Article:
You uplift me.
I say, I’m terrified.
You listen with shimmering eyes.
Listen humbly as always.
We acknowledge not wanting to cause pain in the other.
Your brown hand scarred with tiny pale circles of light skin, from burns, digs fingers into your scalp amongst speckled grey, beautiful-black dreadlocks.
That hair. Smells of comfort,
You let me spill six months of hidden fears
and I let my eyes burn.
Hold onto life,
to half the tears,
and tell how I inbox
one of my brothers, your sons, in the night desperate
I’m too scared to put sadness your way anymore.
You listen, steadfastly.
I give words again.
Your precious body MUST heal,
free of toxins
No, I know. I know you aren’t scared of death.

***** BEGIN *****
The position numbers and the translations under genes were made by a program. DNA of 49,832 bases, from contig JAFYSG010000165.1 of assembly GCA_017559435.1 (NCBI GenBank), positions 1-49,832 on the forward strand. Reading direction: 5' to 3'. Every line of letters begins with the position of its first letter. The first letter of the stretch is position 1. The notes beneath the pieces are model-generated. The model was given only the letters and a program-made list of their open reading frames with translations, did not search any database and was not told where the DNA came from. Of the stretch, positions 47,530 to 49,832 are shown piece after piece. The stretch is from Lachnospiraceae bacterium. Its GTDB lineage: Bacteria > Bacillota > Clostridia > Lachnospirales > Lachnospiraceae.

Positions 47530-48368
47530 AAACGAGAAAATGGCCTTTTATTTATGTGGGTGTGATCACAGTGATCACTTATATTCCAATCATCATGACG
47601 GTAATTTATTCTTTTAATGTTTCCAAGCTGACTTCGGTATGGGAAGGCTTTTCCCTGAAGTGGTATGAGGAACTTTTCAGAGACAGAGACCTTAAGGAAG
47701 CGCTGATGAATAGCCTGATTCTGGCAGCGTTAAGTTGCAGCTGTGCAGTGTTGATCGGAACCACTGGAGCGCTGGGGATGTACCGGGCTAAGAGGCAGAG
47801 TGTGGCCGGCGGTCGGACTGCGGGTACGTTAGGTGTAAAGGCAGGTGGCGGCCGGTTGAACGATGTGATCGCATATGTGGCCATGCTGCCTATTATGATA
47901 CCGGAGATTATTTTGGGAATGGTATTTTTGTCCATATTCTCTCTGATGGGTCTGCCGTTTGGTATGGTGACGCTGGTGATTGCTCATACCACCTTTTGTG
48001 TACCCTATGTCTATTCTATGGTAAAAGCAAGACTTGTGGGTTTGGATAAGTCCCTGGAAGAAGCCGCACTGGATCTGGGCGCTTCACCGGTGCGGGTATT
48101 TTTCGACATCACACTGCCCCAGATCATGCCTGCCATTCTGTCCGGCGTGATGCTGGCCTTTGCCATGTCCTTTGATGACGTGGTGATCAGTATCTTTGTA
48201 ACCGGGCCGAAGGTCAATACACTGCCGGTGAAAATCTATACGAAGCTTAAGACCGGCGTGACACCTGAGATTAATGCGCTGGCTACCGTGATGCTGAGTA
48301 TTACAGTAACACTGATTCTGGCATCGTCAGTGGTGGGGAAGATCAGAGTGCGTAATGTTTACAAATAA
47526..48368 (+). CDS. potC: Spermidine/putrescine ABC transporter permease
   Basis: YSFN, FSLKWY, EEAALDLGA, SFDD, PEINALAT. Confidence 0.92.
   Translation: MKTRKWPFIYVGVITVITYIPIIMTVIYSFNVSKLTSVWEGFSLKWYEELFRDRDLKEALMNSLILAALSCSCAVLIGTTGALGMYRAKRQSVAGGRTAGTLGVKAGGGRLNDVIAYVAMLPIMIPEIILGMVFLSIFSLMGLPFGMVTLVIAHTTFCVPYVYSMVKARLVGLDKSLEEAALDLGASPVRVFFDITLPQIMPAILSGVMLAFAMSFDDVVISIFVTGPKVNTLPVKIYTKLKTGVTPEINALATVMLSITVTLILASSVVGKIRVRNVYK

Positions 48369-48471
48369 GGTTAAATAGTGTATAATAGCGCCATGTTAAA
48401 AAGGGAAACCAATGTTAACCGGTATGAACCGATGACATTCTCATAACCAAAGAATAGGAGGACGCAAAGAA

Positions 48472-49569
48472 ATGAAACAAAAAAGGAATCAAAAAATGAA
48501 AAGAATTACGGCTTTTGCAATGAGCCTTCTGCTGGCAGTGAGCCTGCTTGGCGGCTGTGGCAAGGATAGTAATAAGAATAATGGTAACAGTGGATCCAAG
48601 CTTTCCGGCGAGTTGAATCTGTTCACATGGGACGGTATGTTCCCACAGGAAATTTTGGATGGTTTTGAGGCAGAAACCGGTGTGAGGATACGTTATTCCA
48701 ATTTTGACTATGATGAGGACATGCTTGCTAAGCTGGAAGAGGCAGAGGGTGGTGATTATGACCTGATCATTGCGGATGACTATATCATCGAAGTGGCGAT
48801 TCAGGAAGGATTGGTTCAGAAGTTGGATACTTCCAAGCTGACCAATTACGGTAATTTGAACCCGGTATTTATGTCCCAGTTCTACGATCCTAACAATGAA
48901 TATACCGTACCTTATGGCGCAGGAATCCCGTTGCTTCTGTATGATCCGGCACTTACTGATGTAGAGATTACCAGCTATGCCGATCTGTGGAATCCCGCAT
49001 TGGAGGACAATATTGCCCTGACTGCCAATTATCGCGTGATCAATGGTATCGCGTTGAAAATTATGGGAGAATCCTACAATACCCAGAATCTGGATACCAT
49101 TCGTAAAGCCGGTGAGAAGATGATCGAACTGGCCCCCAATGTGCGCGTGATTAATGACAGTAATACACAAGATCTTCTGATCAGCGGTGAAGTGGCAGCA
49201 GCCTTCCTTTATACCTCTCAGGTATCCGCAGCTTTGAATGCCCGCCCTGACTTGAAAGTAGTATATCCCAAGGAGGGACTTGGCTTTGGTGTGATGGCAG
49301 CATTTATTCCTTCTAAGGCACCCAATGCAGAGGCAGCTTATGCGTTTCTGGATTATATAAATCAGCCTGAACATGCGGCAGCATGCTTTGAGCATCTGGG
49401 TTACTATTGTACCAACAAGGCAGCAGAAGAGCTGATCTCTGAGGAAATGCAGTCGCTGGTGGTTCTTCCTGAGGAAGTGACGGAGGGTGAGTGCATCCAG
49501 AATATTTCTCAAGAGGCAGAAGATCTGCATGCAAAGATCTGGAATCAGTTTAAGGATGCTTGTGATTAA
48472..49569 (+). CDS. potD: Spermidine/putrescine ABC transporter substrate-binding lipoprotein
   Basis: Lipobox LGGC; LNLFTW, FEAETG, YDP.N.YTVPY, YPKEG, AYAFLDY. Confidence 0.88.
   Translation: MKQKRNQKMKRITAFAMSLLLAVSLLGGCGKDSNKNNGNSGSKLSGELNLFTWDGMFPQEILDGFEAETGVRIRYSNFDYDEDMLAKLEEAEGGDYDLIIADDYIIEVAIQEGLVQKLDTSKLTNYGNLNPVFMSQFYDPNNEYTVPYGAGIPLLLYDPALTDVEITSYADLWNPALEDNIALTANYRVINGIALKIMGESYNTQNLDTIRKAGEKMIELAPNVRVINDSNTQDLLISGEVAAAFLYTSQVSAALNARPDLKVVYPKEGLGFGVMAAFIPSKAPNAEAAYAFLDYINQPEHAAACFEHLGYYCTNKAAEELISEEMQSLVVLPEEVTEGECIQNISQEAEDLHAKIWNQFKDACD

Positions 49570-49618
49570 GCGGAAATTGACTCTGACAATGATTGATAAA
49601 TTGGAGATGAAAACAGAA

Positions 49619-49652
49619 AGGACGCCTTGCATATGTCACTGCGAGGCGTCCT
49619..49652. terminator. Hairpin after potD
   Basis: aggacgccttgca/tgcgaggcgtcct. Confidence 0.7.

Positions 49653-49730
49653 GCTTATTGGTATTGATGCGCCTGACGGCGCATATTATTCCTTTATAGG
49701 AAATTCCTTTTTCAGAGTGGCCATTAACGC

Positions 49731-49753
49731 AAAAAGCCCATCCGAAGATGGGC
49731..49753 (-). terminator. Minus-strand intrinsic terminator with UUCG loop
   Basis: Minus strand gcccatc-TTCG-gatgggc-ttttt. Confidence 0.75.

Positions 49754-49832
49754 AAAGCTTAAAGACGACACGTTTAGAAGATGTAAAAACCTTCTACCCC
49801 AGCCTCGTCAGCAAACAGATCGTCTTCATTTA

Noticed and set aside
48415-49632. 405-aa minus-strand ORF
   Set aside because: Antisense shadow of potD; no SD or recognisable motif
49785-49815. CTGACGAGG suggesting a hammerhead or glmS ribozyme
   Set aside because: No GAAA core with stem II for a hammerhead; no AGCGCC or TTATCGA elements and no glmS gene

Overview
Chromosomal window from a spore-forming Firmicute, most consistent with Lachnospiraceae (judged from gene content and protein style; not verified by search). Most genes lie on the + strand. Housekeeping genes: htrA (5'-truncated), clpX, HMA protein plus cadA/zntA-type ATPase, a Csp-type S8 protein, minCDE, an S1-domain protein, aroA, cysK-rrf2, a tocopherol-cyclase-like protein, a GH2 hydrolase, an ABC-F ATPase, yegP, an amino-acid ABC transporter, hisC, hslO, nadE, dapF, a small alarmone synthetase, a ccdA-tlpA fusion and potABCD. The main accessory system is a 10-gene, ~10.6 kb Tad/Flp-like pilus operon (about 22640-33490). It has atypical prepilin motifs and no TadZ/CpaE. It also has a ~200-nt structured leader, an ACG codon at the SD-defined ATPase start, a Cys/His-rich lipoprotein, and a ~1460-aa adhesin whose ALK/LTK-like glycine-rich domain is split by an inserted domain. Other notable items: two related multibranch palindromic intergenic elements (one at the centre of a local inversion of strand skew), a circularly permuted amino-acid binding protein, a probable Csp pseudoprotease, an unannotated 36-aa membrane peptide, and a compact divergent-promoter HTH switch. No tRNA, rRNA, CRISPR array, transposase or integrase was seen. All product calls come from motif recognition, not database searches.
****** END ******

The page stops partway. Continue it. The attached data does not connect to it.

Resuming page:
Nor am I.
It’s the effect it will have on each other.
I cry to hear of your nightmares,
am crushed to see the pain
that pierces your heroic
My palms, my fingers press.
I suck in the scent
that I massage into your arm,
imagining I’m healing your precious delicate, best-of-dads body.
Hold in the agony
that I can’t rip it out of you,
that doctors sent you away when we took you to them complaining for two years of pains in your chest.
But on the good days, I say to you, I wake and know we can fight, can do this, can.
Because we’re ALL, STILL, HERE.
You alive in front of me now shows me that we can.